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 » Full Dark, No Stars - Stephen King's new novella questions mankind's ability to trust others.
[02.21.2011 by Bridget Doyle]

MUSIC

 » The Top 30 Albums of 2010 - Fashionably, fabulously late, our favorite music (and believe me, there was a LOT) of 2010, the year that some have called the best year for music ever. And only some of those fools work here. Plenty of usual suspects, lots of ties and a few surprises that I won't spoil, including our unexpected #1.
[12.24.2010 by The LAS Staff]

MUSIC

 » Live: Surfer Blood/The Drums at Lincoln Hall, Chicago, IL - Remember when Weezer used to put together records that you could sing along to and rock out to? That's what Surfer Blood's show was like!
[11.04.2010 by Cory Tendering]

Music Reviews

Screaming Females - Castle Talk
»Screaming Females
Castle Talk
Don Giovanni
Trent Reznor & Atticus Ross - The Social Network [Original Soundtrack]
»Trent Reznor & Atticus Ross
The Social Network [Original Soundtrack]
The Null Corporation
Deerhunter - Halcyon Digest
»Deerhunter
Halcyon Digest
4AD
No Age - Everything in Between
»No Age
Everything in Between
Sub Pop
Robyn - Body Talk Pt. 1/ Body Talk Pt. 2
»Robyn
Body Talk Pt. 1/ Body Talk Pt. 2
Konichiwa
The Walkmen - Lisbon
»The Walkmen
Lisbon
Fat Possum
The Winter Blanket
Prescription Perils
Fractured Discs

Rating: 8/10 ?


September 13, 2004
I have to admit, when a band has complete and honest respect for its influences, and does what it can to honor them, it makes me smile. The Winter Blanket, who briefly appeared with the support of Low's Chairkickers Union label, has proven their humble adoration for their most kindred spirits - whether by creating a three song seven-inch tribute to the late Fred Neil, creator of "Everybody's Talking", by thanking Alan Sparhawk profusely at every opportunity, or by covering Bruce Springsteen's "Darkness on the Edge of Town" for no other reason than love - they are the real and grateful deal... and it doesn't hurt that they make beautiful music on top of all this.

With two impeccable albums under their belt, Prescription Perils finds the Winter Blanket building on quite a formidable record. It's hard to say which is their best, because each is sincerely loveable, but know that this follows in the same trend of lively, modest, minimalist pop, made to rouse up ears and attitudes.

Prescription Perils is less stark than their first two records, and this change suits the band very nicely. The songs, having always been made to hit the heart, find new livelihood in layers of strings and harmonies. Right from the start, with "Four Tornados," we are treated to a more upbeat swing. With great warmth, intimacy, and comfortably grazed harmonicas, the track features a rousing rock pace and an abundance of renewed energy. In this first track, you'll be reminded of Ida or Low, but with a more colorful vision of the world.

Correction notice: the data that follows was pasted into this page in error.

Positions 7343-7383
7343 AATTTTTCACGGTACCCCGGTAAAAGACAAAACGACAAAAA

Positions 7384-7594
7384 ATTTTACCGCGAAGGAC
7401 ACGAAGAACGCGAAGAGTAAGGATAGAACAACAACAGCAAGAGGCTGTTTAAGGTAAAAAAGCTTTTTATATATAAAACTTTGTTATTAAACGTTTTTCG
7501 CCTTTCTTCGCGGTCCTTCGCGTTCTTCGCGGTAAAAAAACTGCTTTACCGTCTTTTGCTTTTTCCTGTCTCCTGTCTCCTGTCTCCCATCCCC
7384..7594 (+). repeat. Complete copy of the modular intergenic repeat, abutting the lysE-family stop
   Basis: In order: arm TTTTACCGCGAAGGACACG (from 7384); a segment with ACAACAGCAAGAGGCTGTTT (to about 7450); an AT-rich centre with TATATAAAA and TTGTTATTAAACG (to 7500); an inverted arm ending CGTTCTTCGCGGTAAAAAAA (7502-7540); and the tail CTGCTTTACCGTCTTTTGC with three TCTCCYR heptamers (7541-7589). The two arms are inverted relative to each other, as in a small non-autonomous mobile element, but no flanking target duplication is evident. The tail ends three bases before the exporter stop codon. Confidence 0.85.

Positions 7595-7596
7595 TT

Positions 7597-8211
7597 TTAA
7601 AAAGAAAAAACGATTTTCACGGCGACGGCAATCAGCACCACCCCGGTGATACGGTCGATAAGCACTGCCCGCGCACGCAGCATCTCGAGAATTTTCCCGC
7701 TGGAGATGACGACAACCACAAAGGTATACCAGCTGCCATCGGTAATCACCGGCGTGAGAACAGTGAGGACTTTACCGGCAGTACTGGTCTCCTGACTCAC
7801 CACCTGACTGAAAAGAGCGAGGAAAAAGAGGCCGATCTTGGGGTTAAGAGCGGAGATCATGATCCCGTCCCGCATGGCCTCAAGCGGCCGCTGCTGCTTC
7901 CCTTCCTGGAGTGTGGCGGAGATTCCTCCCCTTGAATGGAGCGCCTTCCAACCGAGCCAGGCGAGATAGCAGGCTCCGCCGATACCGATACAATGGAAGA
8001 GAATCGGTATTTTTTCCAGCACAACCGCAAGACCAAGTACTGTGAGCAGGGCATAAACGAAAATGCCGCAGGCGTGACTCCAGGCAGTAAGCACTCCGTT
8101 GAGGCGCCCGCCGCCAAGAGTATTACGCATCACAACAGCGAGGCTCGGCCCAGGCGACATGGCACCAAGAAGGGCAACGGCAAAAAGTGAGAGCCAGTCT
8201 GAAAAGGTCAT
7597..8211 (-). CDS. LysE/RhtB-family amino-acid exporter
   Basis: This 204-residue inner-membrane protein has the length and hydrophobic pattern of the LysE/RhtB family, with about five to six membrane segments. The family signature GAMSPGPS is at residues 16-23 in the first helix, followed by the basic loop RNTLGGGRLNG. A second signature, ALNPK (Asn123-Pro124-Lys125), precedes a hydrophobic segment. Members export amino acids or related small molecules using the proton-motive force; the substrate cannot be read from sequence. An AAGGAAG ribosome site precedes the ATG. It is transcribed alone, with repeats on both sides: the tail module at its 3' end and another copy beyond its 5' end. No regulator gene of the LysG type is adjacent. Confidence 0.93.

From that first track, we are led to several other glistening stars, many of which should be recognized for their fantastic contrasts. Vocalists Stephanie Davila and Doug Miller have two very different approaches, and the intermeshing of their distinct sounds creates a sublime accord. While Stephanie has been blessed with somewhat sugary, somewhat pouty feminine pop vocals, Doug introduces a low register, rattling whisper of baritone to complete the scale. Likewise, the songs tend to fluctuate between darkness and light, dejection and hope, all with an awed, quiet resolve. The record is dynamic in that way, as it allows you to feel your way through it just as they do, and with the same heartfelt intimacy.

Their sound is absolutely sweet. "Last Resort," despite its title and initially retiring nature, features a rising, uplifting aesthetic and lovely vocal finesse. "Darkness Failed You" is wonderfully dense, jagged and craggy, functioning briefly like a protective smokescreen; there are moments of instrumental clarity and perfect acoustic picking when we see the true, hurt emotions embodied in the track, but the gauzy bitterness that resumes provides a cushion from that truth. "On My Own" starts with watery, loping strings that cry and dance, and as I am a sucker for orchestral sounds, it is an immediate favorite - with its whispered, disbelieving vocals, we not only get the feeling things were once brighter, we get a momentary glimpse of that brightness in its absence.

"Town of Talk" and "Wedding Vow" end the album with opposite takes on minimalism: the former revels in its small stature, as a dusty country tale of isolationism feels completely pure and honest while wanting to be left alone; the latter shows the same affectation, but allows itself to be overwhelmed by the simplest and sweetest sentiments of love, capturing the surreal and heavenly wonder of one's wedding day. Neither are grandiose productions by any means, and yet both have the power to relate to the audience in unassuming, sincere ways.

Of course, nothing but delight could come from hearing their rendition of "Darkness on the Edge of Town," and it performs just as one would expect. Covered with love and intimacy, like warm-hearted parents remembering a precious childhood song and singing it to their own children, it reiterates what the Winter Blanket has always been about: letting love and truth shine within what they truly love. This is a gorgeous record, one with the intent and ability to speak directly to the heart.

Reviewed by Sarah Peters
A former music editor and staff writer for LAS, Sarah Peters recently disappeared. Perhaps one day she will surface again, who knows.

See other reviews by Sarah Peters

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